REVIEW: BRIGHT ARCHER – HIDDEN SYSTEMS (2011)
Refreshing. That’s what Hidden Systems from Portland’s Bright Archer is in one single word. Admittedly being awash in dream pop these days or songwriters attempting to tweak the genre this way or that in collectively unorthodox ways can get tiring. That’s where Johanna Kunin is that break in the weather, that one sunny day after a workweek of dreary overcast. With eleven songs, Hidden Systems is a concise debut under the new monicker of piano songwriter indie pop.
Bright Archer escapes the chamber pop tendencies, pulling in a simplicity that draws to mind Sharon Van Etten, although with tufts of supporting vocals instead of an entire cloud system lifting her voice on the album. Being in Portland’s community, it’s wonderful to hear something pure and light (Kunin is also part of Loch Lomond). While it may seem flat, since Hidden Systems effortlessly carries you with it from start to ending, “Skies Open Wide” shakes a bit of that if you take a breather and pay attention. The uptempo punch of her piano coupled with gentle brass in the background-written down-seems like much, but Skyler Norwood and Kunin’s co-production make each additional musician seem like a natural extension of her musical vision. It’s also the most poppy track-tweak the lyrics and it could fit nicely on mainstream pop radio (but don’t…Bright Archer’s the best as is).
Hidden Systems works best as a cohesive piece, almost like an endless song that ebbs and flows in movements. It’s the best aspect, but also its minor downfall as half the album doesn’t seem to be distinct unless you’re truly focused. But to call it a downfall still is a stretch as her songs are such a pleasant trip, it’s akin to taking a break, laying in the grass and finding yourself waking up hours later. However songs stand solidly on their own, particularly “Ascension.”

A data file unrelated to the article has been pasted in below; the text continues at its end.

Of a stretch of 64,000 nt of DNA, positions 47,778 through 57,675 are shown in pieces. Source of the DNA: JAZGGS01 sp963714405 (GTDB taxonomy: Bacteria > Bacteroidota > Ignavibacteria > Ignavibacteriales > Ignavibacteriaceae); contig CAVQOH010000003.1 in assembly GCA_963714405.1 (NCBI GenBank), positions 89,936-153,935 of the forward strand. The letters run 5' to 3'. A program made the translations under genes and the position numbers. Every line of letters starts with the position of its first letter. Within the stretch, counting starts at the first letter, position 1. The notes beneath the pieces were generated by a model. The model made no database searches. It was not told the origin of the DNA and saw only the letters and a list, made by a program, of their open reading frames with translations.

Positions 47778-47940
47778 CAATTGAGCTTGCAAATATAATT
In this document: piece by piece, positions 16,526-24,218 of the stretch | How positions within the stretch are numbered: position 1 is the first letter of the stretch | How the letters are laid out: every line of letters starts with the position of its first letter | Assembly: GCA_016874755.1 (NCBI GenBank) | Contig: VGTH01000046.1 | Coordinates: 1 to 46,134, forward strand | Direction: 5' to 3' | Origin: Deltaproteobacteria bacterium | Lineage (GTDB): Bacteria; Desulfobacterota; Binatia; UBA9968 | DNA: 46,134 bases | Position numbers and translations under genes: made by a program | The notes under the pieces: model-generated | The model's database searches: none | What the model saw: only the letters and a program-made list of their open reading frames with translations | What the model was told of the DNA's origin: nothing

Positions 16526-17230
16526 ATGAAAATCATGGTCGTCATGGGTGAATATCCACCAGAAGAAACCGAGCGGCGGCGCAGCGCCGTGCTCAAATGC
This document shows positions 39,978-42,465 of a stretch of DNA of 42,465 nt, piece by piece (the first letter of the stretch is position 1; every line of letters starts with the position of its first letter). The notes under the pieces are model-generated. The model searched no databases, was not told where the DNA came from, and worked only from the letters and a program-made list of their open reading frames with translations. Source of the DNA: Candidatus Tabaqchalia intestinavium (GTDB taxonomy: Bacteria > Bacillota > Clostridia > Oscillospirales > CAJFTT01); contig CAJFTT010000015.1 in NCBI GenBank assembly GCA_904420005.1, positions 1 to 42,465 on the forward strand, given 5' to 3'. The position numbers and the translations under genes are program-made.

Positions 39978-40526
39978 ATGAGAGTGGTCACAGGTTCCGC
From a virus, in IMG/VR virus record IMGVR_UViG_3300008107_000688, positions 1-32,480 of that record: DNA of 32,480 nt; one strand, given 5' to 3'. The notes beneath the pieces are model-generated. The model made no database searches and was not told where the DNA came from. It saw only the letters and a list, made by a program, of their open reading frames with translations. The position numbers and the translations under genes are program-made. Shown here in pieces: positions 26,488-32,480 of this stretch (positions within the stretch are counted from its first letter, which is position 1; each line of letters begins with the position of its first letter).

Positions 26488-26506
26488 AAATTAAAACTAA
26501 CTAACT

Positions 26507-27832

“Ascension” is the onomatopoeia of all songs. The cottony chorus is of the thread count that cradles you into a blissful hibernation in the stratosphere through Johanna’s voice. The piano melodies, repetitive and simple, draw the listener into a hypnotic haze before spiraling upwards at the end. “No Comprehension” and “Sunrising” encapsulate drifting into daydreaming. Her lyrics are philosophically introspective, yet not impenetrable but with gentle and exuberant optimism. “She says we’ll leave the earth one day. One day we’ll turn imaginary, create things not so stationary. And for this who needs halos? We’re coming up in each society. We’re rising that’s what we do.”
And that’s what Bright Archer does. Hidden Systems recently become an album to go to in sluggish times, an effortless pick-me-up without the riddled sleep-deprivating effects of coffee. Think how you felt when you listen to Give Up from fellow Pacific Northwesterners The Postal Service, though more organic and from a female singer-songwriter.